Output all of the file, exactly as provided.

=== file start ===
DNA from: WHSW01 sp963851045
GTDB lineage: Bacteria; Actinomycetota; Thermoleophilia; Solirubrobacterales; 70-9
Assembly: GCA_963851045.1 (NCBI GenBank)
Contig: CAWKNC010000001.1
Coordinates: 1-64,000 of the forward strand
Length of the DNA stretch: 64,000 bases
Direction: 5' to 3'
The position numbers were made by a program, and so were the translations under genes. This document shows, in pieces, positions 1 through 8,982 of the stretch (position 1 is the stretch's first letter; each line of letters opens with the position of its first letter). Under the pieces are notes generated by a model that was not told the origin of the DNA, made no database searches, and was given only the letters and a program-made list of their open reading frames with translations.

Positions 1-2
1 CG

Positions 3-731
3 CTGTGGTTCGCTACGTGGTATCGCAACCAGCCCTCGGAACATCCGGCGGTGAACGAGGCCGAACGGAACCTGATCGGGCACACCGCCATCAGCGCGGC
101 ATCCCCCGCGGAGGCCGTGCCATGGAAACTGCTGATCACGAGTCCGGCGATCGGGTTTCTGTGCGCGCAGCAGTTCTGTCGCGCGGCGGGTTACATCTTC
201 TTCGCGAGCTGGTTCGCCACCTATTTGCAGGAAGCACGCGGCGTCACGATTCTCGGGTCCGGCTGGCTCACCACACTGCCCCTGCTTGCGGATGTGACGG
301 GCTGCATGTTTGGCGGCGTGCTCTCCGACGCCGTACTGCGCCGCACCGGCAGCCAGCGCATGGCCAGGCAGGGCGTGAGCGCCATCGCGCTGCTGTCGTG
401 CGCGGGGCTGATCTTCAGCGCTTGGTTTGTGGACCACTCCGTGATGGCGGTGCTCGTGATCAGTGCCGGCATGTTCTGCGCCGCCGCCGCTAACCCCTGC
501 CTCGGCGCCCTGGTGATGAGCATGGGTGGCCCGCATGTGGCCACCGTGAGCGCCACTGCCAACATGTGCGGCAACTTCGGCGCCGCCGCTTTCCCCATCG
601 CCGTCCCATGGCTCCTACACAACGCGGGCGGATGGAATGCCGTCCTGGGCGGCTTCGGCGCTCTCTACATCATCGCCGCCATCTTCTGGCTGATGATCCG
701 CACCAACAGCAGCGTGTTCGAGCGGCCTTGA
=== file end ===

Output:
DNA from: WHSW01 sp963851045
GTDB lineage: Bacteria; Actinomycetota; Thermoleophilia; Solirubrobacterales; 70-9
Assembly: GCA_963851045.1 (NCBI GenBank)
Contig: CAWKNC010000001.1
Coordinates: 1-64,000 of the forward strand
Length of the DNA stretch: 64,000 bases
Direction: 5' to 3'
The position numbers were made by a program, and so were the translations under genes. This document shows, in pieces, positions 1 through 8,982 of the stretch (position 1 is the stretch's first letter; each line of letters opens with the position of its first letter). Under the pieces are notes generated by a model that was not told the origin of the DNA, made no database searches, and was given only the letters and a program-made list of their open reading frames with translations.

Positions 1-2
1 CG

Positions 3-731
3 CTGTGGTTCGCTACGTGGTATCGCAACCAGCCCTCGGAACATCCGGCGGTGAACGAGGCCGAACGGAACCTGATCGGGCACACCGCCATCAGCGCGGC
101 ATCCCCCGCGGAGGCCGTGCCATGGAAACTGCTGATCACGAGTCCGGCGATCGGGTTTCTGTGCGCGCAGCAGTTCTGTCGCGCGGCGGGTTACATCTTC
201 TTCGCGAGCTGGTTCGCCACCTATTTGCAGGAAGCACGCGGCGTCACGATTCTCGGGTCCGGCTGGCTCACCACACTGCCCCTGCTTGCGGATGTGACGG
301 GCTGCATGTTTGGCGGCGTGCTCTCCGACGCCGTACTGCGCCGCACCGGCAGCCAGCGCATGGCCAGGCAGGGCGTGAGCGCCATCGCGCTGCTGTCGTG
401 CGCGGGGCTGATCTTCAGCGCTTGGTTTGTGGACCACTCCGTGATGGCGGTGCTCGTGATCAGTGCCGGCATGTTCTGCGCCGCCGCCGCTAACCCCTGC
501 CTCGGCGCCCTGGTGATGAGCATGGGTGGCCCGCATGTGGCCACCGTGAGCGCCACTGCCAACATGTGCGGCAACTTCGGCGCCGCCGCTTTCCCCATCG
601 CCGTCCCATGGCTCCTACACAACGCGGGCGGATGGAATGCCGTCCTGGGCGGCTTCGGCGCTCTCTACATCATCGCCGCCATCTTCTGGCTGATGATCCG
701 CACCAACAGCAGCGTGTTCGAGCGGCCTTGA